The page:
And speaking last night, the SNP leader suggested no changes were incoming, despite a massive PR operation last week to lay out options to the public.
Last week she had said that the public needed to be treated like “grown ups” and suggested several ways measures could be eased including seeing people in bubbles of ten friends.
But now she’s had to row back on her words and say nothing will change anytime soon.
She told ITV last night: “People talk about lifting the lockdown, that is not going to be a flick of the switch moment – we’re going to have to be very careful, very slow, very gradual.
“I’m far from convinced at this stage that when we get to the next review point on the 7th of May we’ll be in a position to lift any of these measures right now, because the margins of manoeuvre that we’re operating in right now are very, very, very tight and narrow.”
She added this morning: “we are not confident the R number is very far below one yet”, meaning that the rate of transmission is still just around one person passing it to another.
‘THE RISK IS VERY REAL’
“And Chancellor Merkel has said publicly, and she has made it clear, that they might need a second lockdown in Germany if the infection rate continues to rise.
“So, this risk is very real, and it is vital that we proceed carefully, guided by the scientific advice, so that our next step through this crisis is a sure-footed one.”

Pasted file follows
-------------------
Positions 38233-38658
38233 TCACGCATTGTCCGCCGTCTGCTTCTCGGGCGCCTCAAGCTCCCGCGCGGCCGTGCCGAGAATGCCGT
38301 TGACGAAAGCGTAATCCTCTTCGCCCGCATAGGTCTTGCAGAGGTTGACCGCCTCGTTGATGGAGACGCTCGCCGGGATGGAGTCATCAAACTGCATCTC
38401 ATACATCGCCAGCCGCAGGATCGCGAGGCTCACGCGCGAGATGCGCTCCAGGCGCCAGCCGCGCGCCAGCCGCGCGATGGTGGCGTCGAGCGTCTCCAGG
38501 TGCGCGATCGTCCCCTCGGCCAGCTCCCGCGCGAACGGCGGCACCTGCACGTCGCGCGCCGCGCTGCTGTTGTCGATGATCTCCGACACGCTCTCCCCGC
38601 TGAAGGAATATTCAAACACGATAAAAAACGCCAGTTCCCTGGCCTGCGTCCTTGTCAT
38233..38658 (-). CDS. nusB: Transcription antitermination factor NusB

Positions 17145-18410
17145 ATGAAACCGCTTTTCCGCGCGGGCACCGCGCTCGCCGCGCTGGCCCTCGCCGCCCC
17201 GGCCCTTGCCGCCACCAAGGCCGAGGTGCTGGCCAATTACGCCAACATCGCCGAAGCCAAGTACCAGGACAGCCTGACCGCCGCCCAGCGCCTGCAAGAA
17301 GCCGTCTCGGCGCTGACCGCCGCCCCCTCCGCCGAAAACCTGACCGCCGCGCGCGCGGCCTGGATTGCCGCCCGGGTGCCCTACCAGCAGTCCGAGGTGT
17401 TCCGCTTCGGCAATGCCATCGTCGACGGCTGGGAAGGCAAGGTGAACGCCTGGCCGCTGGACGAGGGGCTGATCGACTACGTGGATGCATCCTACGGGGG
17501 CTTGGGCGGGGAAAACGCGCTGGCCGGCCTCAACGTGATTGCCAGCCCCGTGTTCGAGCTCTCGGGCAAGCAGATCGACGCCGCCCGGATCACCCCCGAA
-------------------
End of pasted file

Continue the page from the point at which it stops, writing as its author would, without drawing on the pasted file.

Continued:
Britain’s deputy chief medical officer also urged extreme caution.
Jonathan Van Tam said: “We have to be really careful and really sure-footed, or this virus will come back. Nothing can be rushed”.
The PM said he would lay out plans to move to the next phase of the lockdown in the “coming days”, but warned Brits not to expect an exact date.
“We simply cannot spell out now how fast or slow or even when those changes will be made,” he stressed in a statement earlier this week.
He suggested that things could move very slowly, saying measures may be changed “one by one to fire up the engines of this vast UK economy”.
Yesterday Dominic Raab warned UK hopes of lifting any lockdown measures could be hit by a possible second wave of cases in Germany.
The country has seen its coronavirus transmission rate soar upwards after it relaxed some of its strict lockdown measures last week.
He said: “This issue of a second spike and the need to avoid it – it’s not a theoretical risk, and it is not confined to the UK.
“Having relaxed restrictions in Germany over the past week, they have seen a rise in the transmission rate of coronavirus.
“And Chancellor Merkel has said publically, and she has made it clear, that they might need a second lockdown in Germany if the infection rate continues to rise.”
Scientists have said that any lifting of the lockdown will see the transmission rate soar up again.
If it goes over one person infecting one other person, then the virus could continue to wreak havoc across the nation.
Ministers will get detailed advice from top experts about the exact impact of the measures on the health of the nation, who will then decide what changes to make.